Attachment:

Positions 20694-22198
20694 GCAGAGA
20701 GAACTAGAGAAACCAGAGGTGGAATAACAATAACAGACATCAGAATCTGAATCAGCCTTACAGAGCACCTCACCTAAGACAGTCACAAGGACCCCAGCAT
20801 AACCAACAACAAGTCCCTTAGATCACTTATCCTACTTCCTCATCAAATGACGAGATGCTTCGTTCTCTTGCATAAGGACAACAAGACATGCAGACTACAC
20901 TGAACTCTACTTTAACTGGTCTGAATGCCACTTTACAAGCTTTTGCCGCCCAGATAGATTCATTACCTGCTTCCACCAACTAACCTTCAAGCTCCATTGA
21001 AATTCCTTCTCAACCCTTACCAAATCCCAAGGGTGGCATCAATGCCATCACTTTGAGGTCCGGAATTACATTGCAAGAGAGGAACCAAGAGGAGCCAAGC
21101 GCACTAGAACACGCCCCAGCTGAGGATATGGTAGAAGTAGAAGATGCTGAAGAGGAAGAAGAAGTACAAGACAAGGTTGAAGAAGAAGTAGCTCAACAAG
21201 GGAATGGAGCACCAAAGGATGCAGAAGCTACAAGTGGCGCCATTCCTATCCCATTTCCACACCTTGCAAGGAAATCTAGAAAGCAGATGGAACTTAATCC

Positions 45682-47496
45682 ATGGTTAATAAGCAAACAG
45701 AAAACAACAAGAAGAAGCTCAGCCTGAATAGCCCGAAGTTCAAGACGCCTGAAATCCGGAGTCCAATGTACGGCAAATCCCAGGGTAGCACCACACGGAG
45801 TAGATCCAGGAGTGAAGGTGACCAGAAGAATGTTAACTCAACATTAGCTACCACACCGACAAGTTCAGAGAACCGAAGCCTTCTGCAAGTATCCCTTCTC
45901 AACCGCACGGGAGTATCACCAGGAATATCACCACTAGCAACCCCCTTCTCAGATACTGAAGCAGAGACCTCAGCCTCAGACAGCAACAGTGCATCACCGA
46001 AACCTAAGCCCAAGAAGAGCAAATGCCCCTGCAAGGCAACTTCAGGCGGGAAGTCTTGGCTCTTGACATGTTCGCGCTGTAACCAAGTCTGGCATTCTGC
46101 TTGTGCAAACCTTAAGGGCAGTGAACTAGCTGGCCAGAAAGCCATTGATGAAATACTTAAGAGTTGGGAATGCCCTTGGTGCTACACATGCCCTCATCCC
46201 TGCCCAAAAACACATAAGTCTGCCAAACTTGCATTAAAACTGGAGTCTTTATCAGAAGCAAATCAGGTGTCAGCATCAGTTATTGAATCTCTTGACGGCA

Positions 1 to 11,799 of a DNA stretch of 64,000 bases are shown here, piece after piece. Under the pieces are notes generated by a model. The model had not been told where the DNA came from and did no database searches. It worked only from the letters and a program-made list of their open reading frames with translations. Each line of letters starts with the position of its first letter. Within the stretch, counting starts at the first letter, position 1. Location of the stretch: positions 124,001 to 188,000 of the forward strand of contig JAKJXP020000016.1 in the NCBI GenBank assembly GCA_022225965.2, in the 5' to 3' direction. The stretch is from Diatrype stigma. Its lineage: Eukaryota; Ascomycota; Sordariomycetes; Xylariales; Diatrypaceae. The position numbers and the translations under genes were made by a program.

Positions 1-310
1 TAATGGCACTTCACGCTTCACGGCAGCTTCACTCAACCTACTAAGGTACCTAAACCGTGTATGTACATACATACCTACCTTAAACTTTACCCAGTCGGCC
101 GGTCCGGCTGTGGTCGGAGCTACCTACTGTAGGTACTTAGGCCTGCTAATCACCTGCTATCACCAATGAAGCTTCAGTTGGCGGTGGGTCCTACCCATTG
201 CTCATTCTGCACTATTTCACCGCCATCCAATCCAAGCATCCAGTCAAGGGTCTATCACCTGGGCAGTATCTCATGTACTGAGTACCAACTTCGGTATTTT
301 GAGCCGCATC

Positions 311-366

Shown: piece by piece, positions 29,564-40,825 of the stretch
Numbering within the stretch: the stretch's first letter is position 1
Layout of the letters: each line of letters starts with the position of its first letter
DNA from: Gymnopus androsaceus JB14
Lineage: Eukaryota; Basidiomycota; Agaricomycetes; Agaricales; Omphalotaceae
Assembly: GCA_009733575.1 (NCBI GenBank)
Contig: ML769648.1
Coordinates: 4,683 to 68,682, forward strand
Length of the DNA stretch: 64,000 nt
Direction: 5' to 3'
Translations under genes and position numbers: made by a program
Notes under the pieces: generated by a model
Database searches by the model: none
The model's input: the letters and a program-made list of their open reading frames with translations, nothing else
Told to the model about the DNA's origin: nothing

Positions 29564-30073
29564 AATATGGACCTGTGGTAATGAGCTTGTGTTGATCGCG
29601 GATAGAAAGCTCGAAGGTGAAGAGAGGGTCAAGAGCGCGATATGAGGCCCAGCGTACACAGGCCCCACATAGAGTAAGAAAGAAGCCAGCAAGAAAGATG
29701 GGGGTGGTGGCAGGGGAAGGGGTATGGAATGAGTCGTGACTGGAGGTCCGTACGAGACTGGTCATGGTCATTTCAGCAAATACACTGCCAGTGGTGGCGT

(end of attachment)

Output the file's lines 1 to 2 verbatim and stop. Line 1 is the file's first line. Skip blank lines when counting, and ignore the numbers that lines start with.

Positions 20694-22198
20694 GCAGAGA